Although the introduction of biologic agents seems to have led to a reduction in hospital costs for the management of psoriasis, with a decrease of 2,357€ vs 564€ patient-year (euros 2013, equivalent to US $2,902 to $695PPP patient-year),35 the increase in direct and total cost identified in the studies of psoriasis and psoriatic arthritis23,25,33 showed the huge economic impact of their incorporation into the therapeutic arsenal. The effect of introducing biologic agents in Europe has been evaluated previously.36–38 The usage of the different biologic agents available for treatment of moderate to severe psoriasis in Spain was associated with a total cost between 12,120 and 18,370€ patient-year (euros 2010, equivalent to US $19,385 and $29,381PPP patient-year).36 In the Netherlands, the inclusion of biologic agents increased the cost of management of psoriasis to 17,712€ from 10,146€ (euros 2010, equivalent to US $23,791 and $13,628PPP patient-year, respectively).37

In Italy, the cost of treating patients with psoriatic arthritis refractory to nonbiologic systemic disease modifying antirheumatic drugs and those treated with anti-TNF agents for 5 years was assessed, showing a significant increase in direct costs due to pharmacological expenditure on anti-TNF agents. This increase was slightly offset by a decrease in indirect costs.38

One of the possible limitations of this review is the variability in the methodology used in the studies (study population, sample size, follow-up duration, perspective used, year of costs assessed) and this might hinder comparison of results and thus extrapolation of conclusions.

Assessment of the methodological quality of the studies included with the CHEERS criteria21 identified considerable differences among studies. Some publications were presented in the form of congress absracts,29,31,32 without any corresponding full-text article in a scientific journal. This limits the amount of information available and may explain the high rate of noncompliance found in the CHEERS assessment. Another critical item missing in some publications was the date of costs.23,24,29,31 This shortcoming was addressed using the year of data collection,23,24 or the date of publication.29,31 Thus, the presentation of costs with different dates and currencies could be a serious limitation for comparability of the results. However, adjustment for increased harmonized index of consumer prices19 and the subsequent conversion to the currency of current international Dollars (US$ PPP2015)20 has eliminated differences in the prices between countries and, therefore, balances the purchasing power of different currencies, making the comparison more feasible.39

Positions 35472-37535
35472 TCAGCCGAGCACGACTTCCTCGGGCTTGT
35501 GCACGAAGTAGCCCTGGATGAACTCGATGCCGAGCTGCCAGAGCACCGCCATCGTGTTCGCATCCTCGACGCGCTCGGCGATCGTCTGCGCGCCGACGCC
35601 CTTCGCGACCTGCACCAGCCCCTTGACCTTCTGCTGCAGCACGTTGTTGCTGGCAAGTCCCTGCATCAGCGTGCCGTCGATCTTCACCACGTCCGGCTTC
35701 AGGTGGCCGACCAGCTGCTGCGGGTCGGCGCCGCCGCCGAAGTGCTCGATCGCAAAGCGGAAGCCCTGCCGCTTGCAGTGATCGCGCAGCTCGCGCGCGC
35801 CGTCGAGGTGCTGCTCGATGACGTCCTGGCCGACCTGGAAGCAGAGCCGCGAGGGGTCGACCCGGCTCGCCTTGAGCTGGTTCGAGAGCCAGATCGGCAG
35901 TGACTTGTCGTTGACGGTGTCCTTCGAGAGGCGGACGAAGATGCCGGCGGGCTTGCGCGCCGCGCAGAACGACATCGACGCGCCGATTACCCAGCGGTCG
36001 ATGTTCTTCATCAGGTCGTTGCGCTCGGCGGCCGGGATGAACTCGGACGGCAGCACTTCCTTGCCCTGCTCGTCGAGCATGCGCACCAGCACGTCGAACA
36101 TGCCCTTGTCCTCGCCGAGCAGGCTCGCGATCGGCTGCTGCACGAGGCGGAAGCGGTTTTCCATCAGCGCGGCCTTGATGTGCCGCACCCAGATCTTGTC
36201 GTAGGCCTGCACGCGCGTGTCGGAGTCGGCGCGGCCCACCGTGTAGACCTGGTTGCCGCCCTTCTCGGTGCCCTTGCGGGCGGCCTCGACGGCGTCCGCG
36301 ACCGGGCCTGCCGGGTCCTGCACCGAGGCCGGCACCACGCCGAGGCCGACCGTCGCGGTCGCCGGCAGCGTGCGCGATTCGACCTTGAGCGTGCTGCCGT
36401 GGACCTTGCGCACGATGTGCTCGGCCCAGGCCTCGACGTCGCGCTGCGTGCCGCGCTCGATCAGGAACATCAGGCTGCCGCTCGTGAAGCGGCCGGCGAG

Another difference to consider is the use of different methods for the calculation of indirect costs. On the one hand, the friction costs method assesses the loss due to absence from work by estimating the cost required to replace the worker.40 By contrast, the human capital method measures future monetary productivity of individuals who benefit from a health activity, for example, pensions that do not need to be paid to prevent occupational diseases or the work days that are not lost.41 The use of one or other method may have an impact on total cost, as observed in a publication on psoriatic arthritis that showed a substantial increase in indirect costs when the human capital method was used to calculate indirect costs.34

Another possible limitation of the present study is the small number of publications identified, as although the PRISMA criteria were applied17 and the PubMed and EMBASE databases were used, other sources of grey literature were not assessed (see Annex 1).

Furthermore, it may be supposed that clinical management of psoriasis and psoriatic arthritis has changed considerably in recent decades, mainly as a result of the introduction of biologic agents in everyday clinical practice. Given that the most recent study reviewed here collected data in 2011,23 the current costs of the diseases may actually be higher.

The low number of analyses focused on estimating the cost of psoriasis or psoriatic arthritis points to the need for and importance of future studies of the cost of the disease. These studies should reflect clinical practice and provide useful and up-to-date information for decision making in health care, in light particularly of the arrival of biosimilar biologic agents for the management of these 2 diseases.

In conclusion, despite the limitations mentioned above, a review of the studies included shows the high economic impact of treatment and management of psoriasis and psoriatic arthritis. Costs increase with increasing severity and in particular with the use of biologic agents.

Ethical ResponsibilitiesProtection of human and animal subjects

The authors declare that no experiments were performed on humans or animals for this investigation.

Confidentiality of data

The authors declare that patient data do not appear in this article.

Right to privacy and informed consent

The authors declare that patient data do not appear in this article.

Funding

Celgene S.L. provided unconditional funding for conducting this project.

Conflicts of Interest

MTC is an employee of Celgene. RBP, IE, and MAC are employees of Pharmacoeconomics & Outcomes Research Iberia (PORIB), which received unconditional financial support for writing the present manuscript. JMMS has received fees from PORIB for collaboration and consultation in this project. JMVC declares no conflict of interest and has received no fees for participation in or contribution to the present study.

Acknowledgments

The authors would like to thank Itziar Oyagüez and Nuria Ortega for their comments during the review of the manuscript.

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Please cite this article as: Burgos-Pol R, Martínez-Sesmero JM, Ventura-Cerdá JM, Elías I, Caloto MT, Casado MÁ. Coste de la psoriasis y artritis psoriásica en cinco países de Europa: una revisión sistemática. Actas Dermosifiliogr. 2016;107:577–590.

Copyright © 2016. Elsevier España, S.L.U. and AEDV